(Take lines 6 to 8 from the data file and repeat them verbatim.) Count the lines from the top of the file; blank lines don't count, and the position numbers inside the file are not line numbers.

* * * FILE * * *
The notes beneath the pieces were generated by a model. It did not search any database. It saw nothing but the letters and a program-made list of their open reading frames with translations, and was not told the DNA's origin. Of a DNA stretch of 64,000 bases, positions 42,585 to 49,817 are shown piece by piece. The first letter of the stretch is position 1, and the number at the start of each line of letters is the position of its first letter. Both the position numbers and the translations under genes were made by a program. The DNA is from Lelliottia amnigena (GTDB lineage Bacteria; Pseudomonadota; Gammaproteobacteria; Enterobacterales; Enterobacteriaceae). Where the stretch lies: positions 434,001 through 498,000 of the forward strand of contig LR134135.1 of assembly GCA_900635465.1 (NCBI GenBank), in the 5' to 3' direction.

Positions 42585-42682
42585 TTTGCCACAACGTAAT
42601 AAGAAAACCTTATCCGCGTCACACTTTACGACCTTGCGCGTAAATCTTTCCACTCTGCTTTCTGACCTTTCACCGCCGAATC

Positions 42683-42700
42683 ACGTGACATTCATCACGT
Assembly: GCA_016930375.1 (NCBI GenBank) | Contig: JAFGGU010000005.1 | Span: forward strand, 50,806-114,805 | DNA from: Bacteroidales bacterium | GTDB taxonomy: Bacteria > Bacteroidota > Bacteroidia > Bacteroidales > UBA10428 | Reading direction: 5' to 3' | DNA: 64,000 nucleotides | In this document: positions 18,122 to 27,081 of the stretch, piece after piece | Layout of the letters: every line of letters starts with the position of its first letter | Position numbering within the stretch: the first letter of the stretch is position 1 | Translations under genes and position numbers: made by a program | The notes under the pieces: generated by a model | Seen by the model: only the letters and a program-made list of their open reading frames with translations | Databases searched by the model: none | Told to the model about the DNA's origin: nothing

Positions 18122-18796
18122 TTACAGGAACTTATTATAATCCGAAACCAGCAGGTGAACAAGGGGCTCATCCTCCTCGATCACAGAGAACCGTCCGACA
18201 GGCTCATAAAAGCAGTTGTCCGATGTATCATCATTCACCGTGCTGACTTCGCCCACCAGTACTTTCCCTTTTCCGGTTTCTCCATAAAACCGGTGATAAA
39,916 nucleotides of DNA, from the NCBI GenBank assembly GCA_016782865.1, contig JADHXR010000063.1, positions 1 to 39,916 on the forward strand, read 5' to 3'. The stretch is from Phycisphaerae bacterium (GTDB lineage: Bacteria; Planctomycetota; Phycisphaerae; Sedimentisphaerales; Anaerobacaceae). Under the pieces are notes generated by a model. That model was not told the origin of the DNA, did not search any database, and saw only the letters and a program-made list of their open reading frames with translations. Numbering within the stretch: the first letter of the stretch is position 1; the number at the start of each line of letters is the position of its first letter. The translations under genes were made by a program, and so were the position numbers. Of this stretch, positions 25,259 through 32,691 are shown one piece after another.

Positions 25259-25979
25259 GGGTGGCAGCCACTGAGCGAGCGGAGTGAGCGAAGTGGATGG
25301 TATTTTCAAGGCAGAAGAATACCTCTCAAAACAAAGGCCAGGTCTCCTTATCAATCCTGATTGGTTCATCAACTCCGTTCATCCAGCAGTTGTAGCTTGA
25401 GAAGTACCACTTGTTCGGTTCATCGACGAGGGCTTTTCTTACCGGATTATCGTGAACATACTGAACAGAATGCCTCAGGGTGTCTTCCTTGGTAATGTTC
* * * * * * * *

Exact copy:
42683 ACGTGACATTCATCACGT
Assembly: GCA_016930375.1 (NCBI GenBank) | Contig: JAFGGU010000005.1 | Span: forward strand, 50,806-114,805 | DNA from: Bacteroidales bacterium | GTDB taxonomy: Bacteria > Bacteroidota > Bacteroidia > Bacteroidales > UBA10428 | Reading direction: 5' to 3' | DNA: 64,000 nucleotides | In this document: positions 18,122 to 27,081 of the stretch, piece after piece | Layout of the letters: every line of letters starts with the position of its first letter | Position numbering within the stretch: the first letter of the stretch is position 1 | Translations under genes and position numbers: made by a program | The notes under the pieces: generated by a model | Seen by the model: only the letters and a program-made list of their open reading frames with translations | Databases searched by the model: none | Told to the model about the DNA's origin: nothing

Positions 18122-18796